Anthem by Ayn Rand is a political satire that makes one appreciate how fortunate the citizens of a country with so many freedoms, like America, are. Freedoms to choose one’s own destiny and explore the untouched frontiers of the scientific world are gifts that should never be, but often are, taken for granted. Rand’s bold novel that pokes fun at the stringent laws of communism reveals that her own political stance would be greatly supported by the first and second amendments and the policies regarding having children in America.
The mockery that Ayn Rand makes of the dystopia in her novel gives helpful clues as to what her own political views are. It appears that Rand believes in complete individual freedoms and a largely hands free government. Rand is against collectivism and believes that the government should accommodate the unique needs and desires of every citizen. Each person should feel a strong sense of identity that shares no connection with the government.
The advancement of technology and new knowledge are positive for the best interests of society.
It seems Rand would agree with the idea that people should act on any rational or irrational desires to achieve their highest potential of personal happiness. It is human nature to desire individuality and to feel accomplished because of “The word which can never die on this earth, for it is the heart of it and the meaning and the glory. The sacred word: EGO” (105). Ego, this sense of self-worth, is in Rand’s opinion the only thing man needs to survive.
One man should not be considered as merely a piece of a brotherhood; he should stand alone and walk proudly knowing that everything he needs to survive lies within his own heart.
The first amendment to the United States Constitution is a perfect example of a law at the national level today that easily fits in with the views of Rand. The first amendment guarantees that citizens have the right to freedom of speech, press, religion, and assembly. Allowing citizens to speak freely and express their opinions is the foundation for a country full of unique people with a strong sense of self. Freedom is a gift that should not be taken for granted, “I guard my treasures: my thought, my will, my freedom. And the greatest of these is freedom” (95).
In Rand’s opinion, no matter how hard governing forces may try to categorize all men as one, “centuries of chains and lashes will not kill the spirit of man nor the sense of truth within him” (98). The ability to speak freely without fear of harmful consequences allows brilliant minds to stray from conformity and experience joys that “belong to us alone, they come from us alone, they bear no relation to our brothers, and they do not concern our brothers in any way” (86). The second amendment, which permits citizens the right to bear arms, would also go along with the political views of Rand.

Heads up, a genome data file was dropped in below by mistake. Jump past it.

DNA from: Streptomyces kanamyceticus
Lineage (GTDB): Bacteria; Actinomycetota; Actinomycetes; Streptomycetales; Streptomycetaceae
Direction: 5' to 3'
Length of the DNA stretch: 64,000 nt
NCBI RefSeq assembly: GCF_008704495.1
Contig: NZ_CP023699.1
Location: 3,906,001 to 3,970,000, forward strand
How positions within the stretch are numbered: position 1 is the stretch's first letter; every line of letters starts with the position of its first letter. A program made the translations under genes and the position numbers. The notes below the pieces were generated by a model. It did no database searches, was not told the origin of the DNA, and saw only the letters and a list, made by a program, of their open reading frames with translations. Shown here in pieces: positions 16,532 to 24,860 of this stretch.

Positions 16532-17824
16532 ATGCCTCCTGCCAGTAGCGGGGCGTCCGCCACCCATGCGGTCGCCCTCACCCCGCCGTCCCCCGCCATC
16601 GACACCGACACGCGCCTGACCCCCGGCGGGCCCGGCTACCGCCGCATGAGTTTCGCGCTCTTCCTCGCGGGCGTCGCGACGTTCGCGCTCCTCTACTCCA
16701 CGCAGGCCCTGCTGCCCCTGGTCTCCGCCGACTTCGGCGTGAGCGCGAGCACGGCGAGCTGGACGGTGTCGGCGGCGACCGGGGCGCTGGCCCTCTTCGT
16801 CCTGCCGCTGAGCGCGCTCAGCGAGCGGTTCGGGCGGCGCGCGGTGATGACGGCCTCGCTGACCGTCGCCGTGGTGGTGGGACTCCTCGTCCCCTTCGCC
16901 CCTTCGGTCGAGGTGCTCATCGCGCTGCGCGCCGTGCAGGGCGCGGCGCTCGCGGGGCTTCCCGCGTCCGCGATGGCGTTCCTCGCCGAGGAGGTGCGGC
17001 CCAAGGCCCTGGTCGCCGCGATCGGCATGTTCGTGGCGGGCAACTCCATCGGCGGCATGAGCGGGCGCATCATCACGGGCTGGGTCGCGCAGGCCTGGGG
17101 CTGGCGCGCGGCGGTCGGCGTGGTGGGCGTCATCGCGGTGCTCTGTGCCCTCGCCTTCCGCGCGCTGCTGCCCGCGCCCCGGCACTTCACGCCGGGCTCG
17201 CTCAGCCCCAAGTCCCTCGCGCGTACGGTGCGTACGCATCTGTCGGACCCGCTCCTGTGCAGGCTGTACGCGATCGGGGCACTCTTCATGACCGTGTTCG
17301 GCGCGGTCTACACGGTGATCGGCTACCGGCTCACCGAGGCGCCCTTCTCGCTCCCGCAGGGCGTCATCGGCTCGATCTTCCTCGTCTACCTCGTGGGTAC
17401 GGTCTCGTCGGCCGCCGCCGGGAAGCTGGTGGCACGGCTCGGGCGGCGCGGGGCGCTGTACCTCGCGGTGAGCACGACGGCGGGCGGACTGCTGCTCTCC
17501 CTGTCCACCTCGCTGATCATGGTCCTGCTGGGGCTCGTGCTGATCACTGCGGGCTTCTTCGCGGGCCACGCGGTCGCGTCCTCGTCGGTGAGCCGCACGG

A reoccurring theme in Anthem is the idea of fear being able to silence strong thoughts and emotions. Whether it be the fear to speak because “all must agree with all, and they cannot know if their thoughts are the thoughts of all” (47) or fear to leave the house and risk the dangers of our everyday life, the second amendment gives a comforting sense of security to many people. Characters in Anthem are limited in terms of expression because “fear walks through the City, fear without name, without shape. All men feel it and none dare to speak” (46).
The policy that not only allows citizens to choose whether or not they have children but also allows parents to name their children whatever they choose is a policy that Rand would agree with. The adults in Anthem are sent once each spring to the City Palace of Mating to reproduce. In our society today, having a child is not considered a responsibility to one’s country, it is viewed as a personal choice. Equality and liberty are two words used to name individuals in the book, born into a society where, ironically, neither of these exists.
In Rand’s dystopia, “it is a sin to give men names which distinguish them from other men” (41), but the beauty of naming a child in modern America is that the name will distinguish, in one small way, him from every other person on the earth. Although I do not completely agree with the self-sufficient lifestyle Rand has influenced, after reading Anthem I can greater appreciate the munificent freedoms that our government has endowed me with. I can also walk with a strong sense of personal identity and the notion that even though I may be a member of the brotherhood of my country, I am still a unique, powerful individual.
👋 Hi! I’m your smart assistant Amy!
Don’t know where to start? Type your requirements and I’ll connect you to an academic expert within 3 minutes.get help with your assignment